Continuing Beading Traditions

Starr Raised Beadwork.JPG

On Tuesday, September 12th, I hosted my first raised beadwork class here at the Abbe Museum. I was excited to share this special art form with others because it's very dear to me and I've been doing it for nearly 10 years now.

Raised beadwork is a form of beading in which the beads do not lay flat against a surface but instead pucker off the material to create a three-dimensional look. This particular beading technique became very popular in Northeastern tribal communities, especially in areas close to Bar Harbor and Niagara Falls, where the tourist industry fueled a demand of skilled beadworkers to create delicate home goods and purses for Victorian visitors. Among the Haudenosaunee, raised beadwork adapted and flourished into several distinct styles and continues to be a popular beading medium for regalia and art. Other northeastern tribes, including the Algonquins and Wabanaki tribes, adopted raised beadwork in tourist hubs even though collectors, especially in the Bar Harbor area, tended to gravitate towards basketry.

As a member of the Algonquin First Nation of Kitigan Zibi Anishinabeg in Quebec, there is a deep history between my ancestors and beadwork. We’ve always adorned our clothing and moccasins and we continue to do so today. Northeast Woodland beadwork, for example, is deeply rooted in space; it reflects the naturally occurring flora and our celestial understanding of the world. It’s a distinct style I love to share with visitors to the Museum who are not familiar with the beading traditions of this area.

During my class on the 12th, I brought out items from our collections that properly illustrate raised beadwork traditions. All the items are either Haudenosaunee or Wabanaki and demonstrate the similarities and sharing of this work, as Native peoples adapted to a cash economy based on tourism. Guests in the workshop, as well as those passing through the museum, were welcome to look at the collection items and see what a contemporary artist, like me, has done to continue the legacy of Woodland beading. Participants in the workshop were also shown step-by-step how to style their own flower using raised beadwork techniques such as a rope stitch, single and double stamen stitches, and an urchin stitch center. Through this process, the attendees have a greater understanding of the diversity and uniqueness of Northeastern beading traditions and now have their own creation to take home.

Miigwetch to my participants and all those who stopped by to learn!

 

Starr Kelly is the Curator of Education at the Abbe Museum. She is a member of the Algonquin First Nation of Kitigan Zibi Anishinabeg in Quebec, and has worked as a middle and high school social studies teacher and is a social justice oriented educator, developing what she refers to as a "curriculum for dignity." Her lessons and pedagogical approach put theory into practice by honoring those she teaches about while simultaneously creating an environment which is responsive to the needs of her learners and dignifies her students' lived experiences

Welcome New Staff Members

We are excited to announce the arrival of two new staff members: Starr Kelly and Angela Raup. Please join us in welcoming them both to the Museum and Bar Harbor! We'll announce a few Meet and Greet dates soon that will give you all an opportunity to meet Starr and Angela and get to know them in their new roles. 

Starr Kelly is our Curator of Education. She is a member of the Algonquin First Nation of Kitigan Zibi Anishinabeg in Quebec. After growing up in Portland, Maine, she attended Colgate University in Hamilton, NY as an undergraduate in Native American Studies. She continued her education at Colgate receiving a Masters of Teaching in 2013, focusing her studies on secondary social studies.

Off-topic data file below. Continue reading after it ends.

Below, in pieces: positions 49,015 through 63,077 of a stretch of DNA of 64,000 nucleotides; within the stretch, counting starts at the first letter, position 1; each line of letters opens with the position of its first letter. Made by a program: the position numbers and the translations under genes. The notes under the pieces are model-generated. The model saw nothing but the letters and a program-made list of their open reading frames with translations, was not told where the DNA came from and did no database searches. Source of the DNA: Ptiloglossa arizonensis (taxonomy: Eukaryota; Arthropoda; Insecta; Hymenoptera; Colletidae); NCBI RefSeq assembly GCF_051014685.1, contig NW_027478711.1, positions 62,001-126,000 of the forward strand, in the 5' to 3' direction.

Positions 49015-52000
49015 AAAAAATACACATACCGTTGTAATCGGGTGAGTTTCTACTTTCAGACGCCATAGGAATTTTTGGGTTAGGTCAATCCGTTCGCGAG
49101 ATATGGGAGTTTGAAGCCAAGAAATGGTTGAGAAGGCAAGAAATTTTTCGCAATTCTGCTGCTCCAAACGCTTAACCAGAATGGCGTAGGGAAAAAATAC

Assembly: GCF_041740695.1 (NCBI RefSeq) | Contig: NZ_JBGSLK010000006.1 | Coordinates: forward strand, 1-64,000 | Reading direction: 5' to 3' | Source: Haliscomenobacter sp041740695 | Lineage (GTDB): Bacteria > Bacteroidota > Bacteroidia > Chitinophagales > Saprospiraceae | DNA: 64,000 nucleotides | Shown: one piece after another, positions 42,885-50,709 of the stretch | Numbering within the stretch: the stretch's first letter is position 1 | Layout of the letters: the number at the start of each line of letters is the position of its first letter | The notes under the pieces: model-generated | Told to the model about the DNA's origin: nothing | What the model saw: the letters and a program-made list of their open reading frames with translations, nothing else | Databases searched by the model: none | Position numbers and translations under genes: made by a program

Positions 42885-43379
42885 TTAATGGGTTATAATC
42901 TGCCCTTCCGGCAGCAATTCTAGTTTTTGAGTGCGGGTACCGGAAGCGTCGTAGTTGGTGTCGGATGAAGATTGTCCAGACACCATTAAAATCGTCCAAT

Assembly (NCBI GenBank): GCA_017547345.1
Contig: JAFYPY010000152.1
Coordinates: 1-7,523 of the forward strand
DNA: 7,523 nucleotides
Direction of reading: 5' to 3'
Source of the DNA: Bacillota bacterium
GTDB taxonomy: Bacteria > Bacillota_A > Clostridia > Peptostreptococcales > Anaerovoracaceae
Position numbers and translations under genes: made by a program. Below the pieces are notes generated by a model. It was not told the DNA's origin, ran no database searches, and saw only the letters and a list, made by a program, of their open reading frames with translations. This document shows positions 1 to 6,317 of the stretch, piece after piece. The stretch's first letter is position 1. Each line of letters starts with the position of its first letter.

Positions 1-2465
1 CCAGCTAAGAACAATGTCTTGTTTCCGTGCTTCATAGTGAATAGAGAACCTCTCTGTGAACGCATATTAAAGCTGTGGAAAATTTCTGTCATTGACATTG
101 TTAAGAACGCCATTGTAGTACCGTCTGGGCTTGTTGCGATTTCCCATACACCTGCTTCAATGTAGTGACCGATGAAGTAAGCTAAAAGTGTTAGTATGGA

A Gottesman fellow, Starr created original research on the lasting intergenerational trauma caused by the boarding school era among Native peoples in the U.S. and Canada. A topic that led to her thesis work in the area of decolonization practices as a means to address the needs of Native students and foster healing from historic trauma inflicted by colonial agendas.

As a middle and high school social studies teacher, Starr is a social justice oriented educator and has developed what she refers to as a "curriculum for dignity." Her lessons and pedagogical approach put theory into practice by honoring those she teaches about while simultaneously creating an environment which is responsive to the needs of her learners and dignifies her students' lived experiences. 

Starr is committed to language and cultural revitalization efforts in Indigenous communities. She is a traditional beadworker in both flat and raised beadwork mediums and enjoys hiking and live music in her spare time. 

Angela Raup is our Manager of Guest Experience. She originally hails from Smithfield, Rhode Island, but is no stranger to Mount Desert Island. She previously worked for College of the Atlantic’s Summer Field Studies Program, and for the Jordan Pond House Restaurant. After graduating from the University of Rhode Island in 2012 with a degree in Anthropology and Writing, Angela moved to Washington, DC, where she began her museum career.

Angela spent two years as an Operations Manager at the National Museum of Crime and Punishment before accepting a position as Visitor Operations Manager of the United States Capitol. Serving under the 114th Congress, Angela facilitated daily operations at the Capitol Visitor Center and provided assistance and direction at Congressional events. She is a Certified Interpretive Guide and enjoys utilizing elements of storytelling to create meaningful guest experiences. Angela loves big breakfasts, chai lattes, graphic novels, and painting.